Even though you might be living behind bars, the desire to create still lives inside you. You’ll grab whatever materials you can find and make something to pass the time, to express your fears and to make a statement about your life. In the 1990s, Chicano prisoners in San Antonio, Texas, took square pieces of cotton, called Paños, and created elaborate scenes with ballpoint pen. Some curators now recognize them as folk artist.
Maria Hinojosa went to the home of David Joralemon, a New York art collector and spoke to curator Martha Henry. Part of David’s collection is currently on tour in Venice.
Photos courtesy of Martha Henry.
And why has paño making become illegal in Texas? Curator Martha Henry explains:
” Although private prisons have become profitable businesses, the governor is ultimately in control of the prison system and sets the tone for the wardens who run their facilities like private fiefdoms and enforce their own sets of rules. However, it is the governor who encourages or forbids art programs and the flow of art supplies in jail and creates a supportive or hostile environment for paño making.
Texas Governor Ann Richards, whose term ran from 1991 to 1995, allowed rehabilitation programs to flourish which upset the historical culture of punishment in Texas prisons. She was defeated for re-election by George W. Bush whose war on crime re-instituted the trend toward dehumanization in prison governance. Prisoners should suffer, so art making was not allowed. However, making paños with gang references has never been allowed and would result in confiscation and lock-down.
The paños I researched were made between 1989 and 1999 during the governorships of Ann Richards and George W. Bush. In the past six years it appears that there has been a shift in prison culture:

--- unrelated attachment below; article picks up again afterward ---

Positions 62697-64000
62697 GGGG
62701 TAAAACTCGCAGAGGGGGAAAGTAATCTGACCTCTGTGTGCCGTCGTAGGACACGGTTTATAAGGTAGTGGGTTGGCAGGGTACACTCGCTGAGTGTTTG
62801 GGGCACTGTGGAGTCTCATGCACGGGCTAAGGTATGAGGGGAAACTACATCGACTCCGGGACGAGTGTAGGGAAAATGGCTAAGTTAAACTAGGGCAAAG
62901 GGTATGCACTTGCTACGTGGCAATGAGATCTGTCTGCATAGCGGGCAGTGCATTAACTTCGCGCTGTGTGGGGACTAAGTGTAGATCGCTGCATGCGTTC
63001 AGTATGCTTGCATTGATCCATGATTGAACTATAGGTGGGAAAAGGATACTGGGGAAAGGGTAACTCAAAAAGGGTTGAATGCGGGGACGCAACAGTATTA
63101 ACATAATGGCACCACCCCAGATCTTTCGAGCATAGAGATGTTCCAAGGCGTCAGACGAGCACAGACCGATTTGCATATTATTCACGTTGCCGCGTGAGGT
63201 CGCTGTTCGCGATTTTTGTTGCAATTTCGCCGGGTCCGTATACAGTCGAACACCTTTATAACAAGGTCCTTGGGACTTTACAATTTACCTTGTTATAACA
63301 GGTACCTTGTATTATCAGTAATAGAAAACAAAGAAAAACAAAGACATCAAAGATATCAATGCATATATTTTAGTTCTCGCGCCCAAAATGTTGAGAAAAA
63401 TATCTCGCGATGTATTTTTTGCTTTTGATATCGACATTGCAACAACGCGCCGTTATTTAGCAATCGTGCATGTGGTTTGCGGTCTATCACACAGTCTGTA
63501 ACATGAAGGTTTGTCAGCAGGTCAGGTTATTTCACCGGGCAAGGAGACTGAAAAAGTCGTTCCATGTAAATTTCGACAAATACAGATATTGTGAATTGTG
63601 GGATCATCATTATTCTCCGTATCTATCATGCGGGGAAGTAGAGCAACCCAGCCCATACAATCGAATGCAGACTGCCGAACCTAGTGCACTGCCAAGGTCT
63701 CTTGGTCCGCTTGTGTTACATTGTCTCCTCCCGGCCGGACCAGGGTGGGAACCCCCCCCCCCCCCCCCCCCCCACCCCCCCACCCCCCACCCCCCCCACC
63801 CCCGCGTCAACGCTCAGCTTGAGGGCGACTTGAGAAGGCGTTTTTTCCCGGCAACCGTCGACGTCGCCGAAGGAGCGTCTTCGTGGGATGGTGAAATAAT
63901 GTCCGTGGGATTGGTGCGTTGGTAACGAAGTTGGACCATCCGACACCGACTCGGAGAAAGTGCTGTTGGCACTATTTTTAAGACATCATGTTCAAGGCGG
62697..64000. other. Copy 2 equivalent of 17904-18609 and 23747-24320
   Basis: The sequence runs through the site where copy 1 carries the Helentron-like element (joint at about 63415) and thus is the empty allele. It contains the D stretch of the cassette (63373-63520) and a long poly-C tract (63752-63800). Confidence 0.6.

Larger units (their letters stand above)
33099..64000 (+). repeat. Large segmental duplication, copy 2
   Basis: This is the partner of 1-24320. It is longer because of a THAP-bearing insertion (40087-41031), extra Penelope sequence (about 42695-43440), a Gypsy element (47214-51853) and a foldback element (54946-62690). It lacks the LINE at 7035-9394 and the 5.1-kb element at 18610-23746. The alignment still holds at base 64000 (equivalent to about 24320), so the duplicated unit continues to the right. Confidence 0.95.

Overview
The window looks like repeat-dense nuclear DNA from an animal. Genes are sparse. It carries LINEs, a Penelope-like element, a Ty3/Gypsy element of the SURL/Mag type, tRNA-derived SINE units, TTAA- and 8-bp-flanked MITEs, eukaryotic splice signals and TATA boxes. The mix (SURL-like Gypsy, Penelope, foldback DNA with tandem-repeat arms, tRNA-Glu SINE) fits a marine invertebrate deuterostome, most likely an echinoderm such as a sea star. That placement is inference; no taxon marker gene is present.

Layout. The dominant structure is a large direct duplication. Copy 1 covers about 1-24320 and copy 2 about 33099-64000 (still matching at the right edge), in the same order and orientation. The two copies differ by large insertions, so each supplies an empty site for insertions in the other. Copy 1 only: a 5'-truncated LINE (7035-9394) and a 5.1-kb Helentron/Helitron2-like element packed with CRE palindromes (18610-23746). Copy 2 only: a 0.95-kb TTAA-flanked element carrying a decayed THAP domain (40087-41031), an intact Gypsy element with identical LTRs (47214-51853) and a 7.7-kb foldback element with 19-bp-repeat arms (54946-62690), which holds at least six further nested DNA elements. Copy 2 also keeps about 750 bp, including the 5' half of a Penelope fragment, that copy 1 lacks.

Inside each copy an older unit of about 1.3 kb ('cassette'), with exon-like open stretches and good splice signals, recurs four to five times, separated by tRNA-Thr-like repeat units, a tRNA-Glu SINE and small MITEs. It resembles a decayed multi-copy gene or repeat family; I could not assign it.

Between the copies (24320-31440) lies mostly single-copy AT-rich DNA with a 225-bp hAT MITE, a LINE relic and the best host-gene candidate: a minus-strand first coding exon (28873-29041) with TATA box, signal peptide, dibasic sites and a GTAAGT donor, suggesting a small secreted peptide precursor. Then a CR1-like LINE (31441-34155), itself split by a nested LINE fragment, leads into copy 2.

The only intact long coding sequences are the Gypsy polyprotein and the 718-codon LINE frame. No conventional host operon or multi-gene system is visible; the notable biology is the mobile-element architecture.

Not since the early 1990s, when then-Gov. Ann Richards, a Democrat, shook up the historical punishment culture of Texas prisons by opening new drug-treatment prisons focusing on rehabilitation, has such a dramatic trend emerged, some experts say. Only this time, conservative Republicans are driving the reforms that began in 2007, as fiscal conservatism gained the upper hand over tough-on-crime policies.”
Martha Henry is a New York independent curator of exhibitions traveling to museums and university galleries throughout the U.S. and internationally. Ms. Henry curated and organized the tour of Art from the Inside: Paño Drawings by Chicano Prisoners, a show of 120 ball point pen drawings on handkerchiefs by Texas inmates, which travelled to Wiegand Gallery, Notre Dame de Namur University, Belmont, CA: The Snite Museum of Art, University of Notre Dame, IN; Inuit – Center for Intuitive and Outsider Art, Chicago, IL; The New England Center for Contemporary Art, Brooklyn, CT; and El Museo del Barrio, New York, NY between 2004 and 2012.
David Joralemon is an art curator living in the Upper East Side of Manhattan. His personal collection of Latin America and includes ancient art, Latin American colonial furniture and decorative arts, 19th century landscape paintings and drawing by American and French travelers to Latin America, 20th century ethnographic pieces from Panama, Surinam, Brazil and Peru, Chicano paños, and lots of finds from flea markets.